The World Business Council for Sustainable Development and its member companies—which include Microsoft, Accenture, and 3M—agree that businesses and governments, working together on policy, is the next necessary step in accelerating Climate Action. To that end, WBCSD has created a comprehensive guide for policymakers, Why Carbon Pricing Matters: A guide for implementation.
“We believe the time for debating the need for carbon pricing is over, now is the time for the business community to push for policies that place a cost on CO2 emissions,” said Peter Bakker, President and CEO at WBCSD.
A carbon price is a monetary cost put on the per-ton emission of carbon dioxide into the atmosphere from use of fossil fuels or process emissions. This is not a new idea, having been proposed by University of Cambridge economist Arthur Pigou in 1920.
In The Economics of Welfare, Pigou introduced the concept of externality and the idea that external problems could be corrected by the imposition of a charge. As WBCSD notes, some governments are already leading the way. However, carbon pricing alone is not enough to create a low-carbon society—policymakers need to invest in research and development to create new technologies that complement carbon pricing.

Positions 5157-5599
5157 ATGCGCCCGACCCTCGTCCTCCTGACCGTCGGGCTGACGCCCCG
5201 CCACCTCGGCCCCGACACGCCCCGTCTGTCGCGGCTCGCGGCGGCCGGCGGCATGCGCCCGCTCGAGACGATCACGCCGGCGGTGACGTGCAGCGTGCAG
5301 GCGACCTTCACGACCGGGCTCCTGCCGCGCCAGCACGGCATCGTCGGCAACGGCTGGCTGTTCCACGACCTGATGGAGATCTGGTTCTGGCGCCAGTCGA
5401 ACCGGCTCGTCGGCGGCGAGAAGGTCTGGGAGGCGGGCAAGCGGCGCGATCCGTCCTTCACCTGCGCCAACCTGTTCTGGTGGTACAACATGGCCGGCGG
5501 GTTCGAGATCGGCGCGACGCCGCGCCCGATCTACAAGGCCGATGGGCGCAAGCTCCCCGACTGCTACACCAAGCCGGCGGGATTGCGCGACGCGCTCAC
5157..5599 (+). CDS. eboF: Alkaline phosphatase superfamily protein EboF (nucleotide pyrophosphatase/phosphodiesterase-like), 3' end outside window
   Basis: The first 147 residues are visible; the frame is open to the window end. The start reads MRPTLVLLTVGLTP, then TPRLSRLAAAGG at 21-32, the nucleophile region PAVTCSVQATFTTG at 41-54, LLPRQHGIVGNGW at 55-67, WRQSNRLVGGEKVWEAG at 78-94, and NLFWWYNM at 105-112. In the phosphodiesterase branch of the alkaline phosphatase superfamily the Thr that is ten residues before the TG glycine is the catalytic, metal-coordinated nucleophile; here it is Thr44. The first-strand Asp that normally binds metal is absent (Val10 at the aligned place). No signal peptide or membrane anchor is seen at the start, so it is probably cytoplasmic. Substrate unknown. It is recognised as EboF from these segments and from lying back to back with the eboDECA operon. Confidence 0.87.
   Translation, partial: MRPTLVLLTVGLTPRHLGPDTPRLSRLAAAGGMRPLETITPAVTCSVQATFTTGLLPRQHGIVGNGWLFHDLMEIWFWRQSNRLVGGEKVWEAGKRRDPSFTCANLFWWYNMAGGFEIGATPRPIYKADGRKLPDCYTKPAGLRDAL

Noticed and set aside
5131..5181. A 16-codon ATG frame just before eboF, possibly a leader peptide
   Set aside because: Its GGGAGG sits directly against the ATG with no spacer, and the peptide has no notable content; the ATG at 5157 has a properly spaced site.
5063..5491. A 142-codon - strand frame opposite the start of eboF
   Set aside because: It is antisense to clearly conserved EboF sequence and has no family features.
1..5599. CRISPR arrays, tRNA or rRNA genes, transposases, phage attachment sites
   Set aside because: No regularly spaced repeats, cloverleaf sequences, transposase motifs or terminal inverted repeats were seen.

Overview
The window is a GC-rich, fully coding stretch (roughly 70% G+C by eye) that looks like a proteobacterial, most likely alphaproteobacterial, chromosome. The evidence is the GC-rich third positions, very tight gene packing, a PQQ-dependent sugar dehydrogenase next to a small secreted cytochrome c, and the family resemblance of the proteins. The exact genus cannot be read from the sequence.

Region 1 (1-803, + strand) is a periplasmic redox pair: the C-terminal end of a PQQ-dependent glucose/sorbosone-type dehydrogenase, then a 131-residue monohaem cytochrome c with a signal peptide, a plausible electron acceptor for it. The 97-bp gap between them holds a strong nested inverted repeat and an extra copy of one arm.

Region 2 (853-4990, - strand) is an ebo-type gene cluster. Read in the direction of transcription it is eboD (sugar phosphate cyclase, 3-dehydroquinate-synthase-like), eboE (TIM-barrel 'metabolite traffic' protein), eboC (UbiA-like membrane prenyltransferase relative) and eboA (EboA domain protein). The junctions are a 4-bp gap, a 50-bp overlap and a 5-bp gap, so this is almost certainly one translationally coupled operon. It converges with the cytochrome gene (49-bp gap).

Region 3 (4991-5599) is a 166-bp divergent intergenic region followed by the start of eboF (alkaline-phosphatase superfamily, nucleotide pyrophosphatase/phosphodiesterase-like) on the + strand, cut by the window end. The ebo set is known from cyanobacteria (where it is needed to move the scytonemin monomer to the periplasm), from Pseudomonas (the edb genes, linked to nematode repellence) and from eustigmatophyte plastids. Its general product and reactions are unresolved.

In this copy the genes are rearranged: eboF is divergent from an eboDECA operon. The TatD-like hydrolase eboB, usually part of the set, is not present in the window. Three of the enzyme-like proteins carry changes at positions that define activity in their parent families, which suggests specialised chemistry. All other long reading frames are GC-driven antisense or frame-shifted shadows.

“Carbon pricing is an accepted concept for managing carbon emissions and many jurisdictions are looking to implement one instrument or another,” said Rasmus Valanko, Director of Climate & Energy at WBCSD. “We want to take the discussions to the next level of detail, helping policymakers with the choices they need to make.”
WBCSD’s guide gives a high-level overview of the who, what and why of carbon pricing before diving deeply into implementation approaches, potential social impacts and revenue use, and future considerations such as building a global trading structure beyond the Paris Agreement.
In the conclusion to their report, WBCSD makes the statement, “Business looks forward to dialogue with policymakers to find the most suitable and expedient path to establishing carbon pricing and steps towards a global carbon market over the course for 2018.”
Photo: World Business Council for Sustainable Development